Lions using productive paranoia to surge atop the NFC North
ALLEN PARK, Mich. (AP) Jim Caldwell could see the Detroit Lions' latest win coming last week, well before they beat the New Orleans Saints.
In practice, they were embracing ''productive paranoia,'' a concept Caldwell has read about in Jim Collins' books and apparently passed along to his players.
''It was just one of those weeks where things were clicking along pretty well for us,'' Caldwell said Monday. ''The key is now we've got to do it again.''
The Lions beat New Orleans 28-13, their seventh win in an eight-game stretch that has dramatically changed the possibilities for this season.
Detroit (8-4) has a two-game lead in the NFC North with four games to go, putting the traditionally floundering franchise in a favorable position to win a division title for the first time since 1993. Detroit has a potential tiebreaker over the second-place Minnesota Vikings and hosts the second-place Green Bay Packers in the last game of the regular season.
''We're not worrying about first place or second place,'' safety Glover Quin said. ''We're just focusing in on the next challenge. We came in all week and our focus was clearly on the New Orleans Saints.''
The Lions seem set up to at least maintain their cushion in the NFC North with a matchup against the last-place Chicago Bears (3-9) on Sunday at Ford Field. Chicago, though, did beat the Lions 17-14 to drop them to 1-3 back when Matthew Stafford was averaging one interception per game.
Stafford isn't making many mistakes these days, throwing only one interception over eight games. He set a team record by connecting on 13 straight passes against the Saints.
Detroit's stingy defense has held four straight teams to 19 or fewer points, including keeping New Orleans more than 17 points below its scoring average. The Lions also became the first team to hold Drew Brees without a touchdown pass on his home turf in 60 games with the Saints. Special teams have been solid, too.
Detroit hasn't had a run like this since 1995 when it closed the regular season 7-1 to make the playoffs for the third straight year and the fourth time in a five-year stretch. From 1996 to 2015, the Lions have earned a spot in the postseason just four times.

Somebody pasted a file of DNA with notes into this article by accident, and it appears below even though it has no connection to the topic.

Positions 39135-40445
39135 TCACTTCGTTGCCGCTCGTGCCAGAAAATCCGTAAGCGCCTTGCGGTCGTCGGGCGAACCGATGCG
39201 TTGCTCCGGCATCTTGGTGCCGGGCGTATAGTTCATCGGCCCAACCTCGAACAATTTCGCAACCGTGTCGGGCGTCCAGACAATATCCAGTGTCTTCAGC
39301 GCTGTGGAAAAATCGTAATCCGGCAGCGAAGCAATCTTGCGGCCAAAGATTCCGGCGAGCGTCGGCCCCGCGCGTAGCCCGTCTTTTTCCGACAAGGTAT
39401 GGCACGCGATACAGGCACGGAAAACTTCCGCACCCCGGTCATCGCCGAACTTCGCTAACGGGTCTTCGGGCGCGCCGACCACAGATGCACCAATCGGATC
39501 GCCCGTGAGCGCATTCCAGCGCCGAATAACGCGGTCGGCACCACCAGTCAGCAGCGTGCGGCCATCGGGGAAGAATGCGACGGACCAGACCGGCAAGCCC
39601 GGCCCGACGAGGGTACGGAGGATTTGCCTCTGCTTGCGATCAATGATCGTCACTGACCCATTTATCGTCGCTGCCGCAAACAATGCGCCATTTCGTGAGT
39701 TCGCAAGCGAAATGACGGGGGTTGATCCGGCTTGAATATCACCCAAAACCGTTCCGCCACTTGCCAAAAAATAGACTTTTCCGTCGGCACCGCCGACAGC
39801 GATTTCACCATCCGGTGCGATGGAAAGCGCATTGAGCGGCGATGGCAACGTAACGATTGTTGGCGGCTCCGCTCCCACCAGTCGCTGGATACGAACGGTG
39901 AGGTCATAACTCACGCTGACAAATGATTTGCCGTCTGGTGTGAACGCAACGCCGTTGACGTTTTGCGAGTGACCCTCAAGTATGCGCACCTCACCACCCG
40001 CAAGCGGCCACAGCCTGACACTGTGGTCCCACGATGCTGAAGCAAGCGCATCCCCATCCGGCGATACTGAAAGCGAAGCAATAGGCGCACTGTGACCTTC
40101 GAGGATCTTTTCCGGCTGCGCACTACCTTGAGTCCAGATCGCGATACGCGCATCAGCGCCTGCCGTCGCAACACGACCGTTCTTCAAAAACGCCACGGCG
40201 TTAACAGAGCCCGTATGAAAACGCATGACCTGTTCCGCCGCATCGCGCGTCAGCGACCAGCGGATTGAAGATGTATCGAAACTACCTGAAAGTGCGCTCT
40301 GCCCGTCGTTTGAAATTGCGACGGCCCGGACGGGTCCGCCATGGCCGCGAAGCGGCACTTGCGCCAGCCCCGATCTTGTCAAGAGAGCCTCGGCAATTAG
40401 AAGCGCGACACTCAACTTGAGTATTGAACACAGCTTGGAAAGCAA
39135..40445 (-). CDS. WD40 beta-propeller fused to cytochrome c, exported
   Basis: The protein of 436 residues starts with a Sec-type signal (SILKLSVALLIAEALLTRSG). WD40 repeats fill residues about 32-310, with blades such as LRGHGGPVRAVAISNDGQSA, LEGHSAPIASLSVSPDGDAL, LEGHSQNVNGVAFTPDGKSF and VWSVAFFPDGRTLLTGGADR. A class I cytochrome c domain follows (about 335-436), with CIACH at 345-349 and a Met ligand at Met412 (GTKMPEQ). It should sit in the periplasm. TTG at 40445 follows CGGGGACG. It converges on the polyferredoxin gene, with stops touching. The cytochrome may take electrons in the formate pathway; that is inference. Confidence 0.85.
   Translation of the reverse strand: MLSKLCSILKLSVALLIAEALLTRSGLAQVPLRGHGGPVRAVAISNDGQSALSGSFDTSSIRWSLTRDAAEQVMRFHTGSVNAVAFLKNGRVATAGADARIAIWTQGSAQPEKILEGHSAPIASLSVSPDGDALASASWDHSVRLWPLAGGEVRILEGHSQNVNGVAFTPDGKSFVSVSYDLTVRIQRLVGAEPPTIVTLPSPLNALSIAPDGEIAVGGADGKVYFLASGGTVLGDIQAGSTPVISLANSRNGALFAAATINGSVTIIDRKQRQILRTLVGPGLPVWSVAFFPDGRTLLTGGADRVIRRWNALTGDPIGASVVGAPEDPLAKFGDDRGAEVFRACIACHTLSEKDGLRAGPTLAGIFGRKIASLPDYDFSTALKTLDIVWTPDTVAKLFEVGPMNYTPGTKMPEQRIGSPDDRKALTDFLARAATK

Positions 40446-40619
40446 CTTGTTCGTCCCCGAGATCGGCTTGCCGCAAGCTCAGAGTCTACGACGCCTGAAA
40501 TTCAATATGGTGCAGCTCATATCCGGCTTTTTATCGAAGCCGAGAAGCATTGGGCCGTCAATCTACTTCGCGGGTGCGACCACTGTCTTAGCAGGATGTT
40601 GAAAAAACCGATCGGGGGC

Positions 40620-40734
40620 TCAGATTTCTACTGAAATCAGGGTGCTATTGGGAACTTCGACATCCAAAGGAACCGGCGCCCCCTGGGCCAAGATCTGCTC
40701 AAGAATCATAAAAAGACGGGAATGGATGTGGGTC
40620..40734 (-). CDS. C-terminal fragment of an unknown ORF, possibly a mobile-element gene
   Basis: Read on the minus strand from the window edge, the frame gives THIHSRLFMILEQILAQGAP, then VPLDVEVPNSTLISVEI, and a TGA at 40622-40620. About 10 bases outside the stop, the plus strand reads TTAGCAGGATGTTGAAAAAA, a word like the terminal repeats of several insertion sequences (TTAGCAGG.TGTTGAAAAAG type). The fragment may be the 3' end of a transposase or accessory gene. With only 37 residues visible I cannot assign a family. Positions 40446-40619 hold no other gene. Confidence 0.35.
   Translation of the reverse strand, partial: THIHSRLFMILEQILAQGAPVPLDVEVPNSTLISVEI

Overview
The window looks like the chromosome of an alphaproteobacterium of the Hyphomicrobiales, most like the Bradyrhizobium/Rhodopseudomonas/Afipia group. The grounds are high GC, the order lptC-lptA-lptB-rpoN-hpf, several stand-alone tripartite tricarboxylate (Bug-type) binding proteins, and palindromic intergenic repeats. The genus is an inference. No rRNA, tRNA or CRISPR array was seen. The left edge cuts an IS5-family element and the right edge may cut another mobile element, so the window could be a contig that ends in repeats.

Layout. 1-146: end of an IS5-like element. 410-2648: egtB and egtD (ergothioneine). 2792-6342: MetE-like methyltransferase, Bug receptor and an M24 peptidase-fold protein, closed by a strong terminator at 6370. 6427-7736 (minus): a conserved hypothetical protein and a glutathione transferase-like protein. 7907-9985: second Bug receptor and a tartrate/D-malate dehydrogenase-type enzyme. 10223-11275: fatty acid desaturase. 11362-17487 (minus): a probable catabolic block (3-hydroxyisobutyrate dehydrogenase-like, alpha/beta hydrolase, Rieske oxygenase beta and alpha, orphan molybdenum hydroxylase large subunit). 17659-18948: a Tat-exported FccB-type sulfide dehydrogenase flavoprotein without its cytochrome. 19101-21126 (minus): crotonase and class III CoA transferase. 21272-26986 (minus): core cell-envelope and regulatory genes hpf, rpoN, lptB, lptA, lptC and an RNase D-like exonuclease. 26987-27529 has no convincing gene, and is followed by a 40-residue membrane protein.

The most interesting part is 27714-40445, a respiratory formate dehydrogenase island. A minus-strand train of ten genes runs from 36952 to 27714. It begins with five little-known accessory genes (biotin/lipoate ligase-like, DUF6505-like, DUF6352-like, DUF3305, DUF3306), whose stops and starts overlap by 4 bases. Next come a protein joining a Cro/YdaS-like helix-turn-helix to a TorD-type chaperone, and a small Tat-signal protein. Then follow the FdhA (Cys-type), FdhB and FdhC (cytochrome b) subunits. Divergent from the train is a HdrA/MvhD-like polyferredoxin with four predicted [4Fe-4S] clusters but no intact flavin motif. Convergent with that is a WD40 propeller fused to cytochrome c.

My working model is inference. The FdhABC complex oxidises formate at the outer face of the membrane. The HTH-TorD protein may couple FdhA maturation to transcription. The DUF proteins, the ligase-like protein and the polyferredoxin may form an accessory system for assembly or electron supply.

Caldwell's steady leadership has helped the Lions bounce back from adversity from within games and season. And now that times are good, he is certainly not going to get caught up in the excitement among a fan base desperate for a winning NFL team to root for in the Motor City. He noted hearing and seeing a lot of Lions fans in New Orleans at his weekly news conference, but insisted he doesn't run into them in or around Detroit simply because of the hours he keeps.
''When I come in in the morning, there are very few fans that are up,'' he said. ''When I go home late at night, there are very few people that are around and most often it's only one gas station open in my area. I don't encounter very many people at that time.''
For the first time, Detroit didn't have to rally from a fourth-quarter deficit to win a game this season, leading the Saints from start to finish. The Lions ended up with their most lopsided road win in four years.
''Normally, we're in different situations in the fourth quarter so we kind of went out there with the same mentality like, `Hey, we've got to stop them,''' said Quin, who picked off one of three passes against Brees.
Caldwell cuts up the regular season into quarters, and acknowledged the final four games present a unique opportunity and challenge.
''During that time of the year, you've got to be playing your best football,'' he said.
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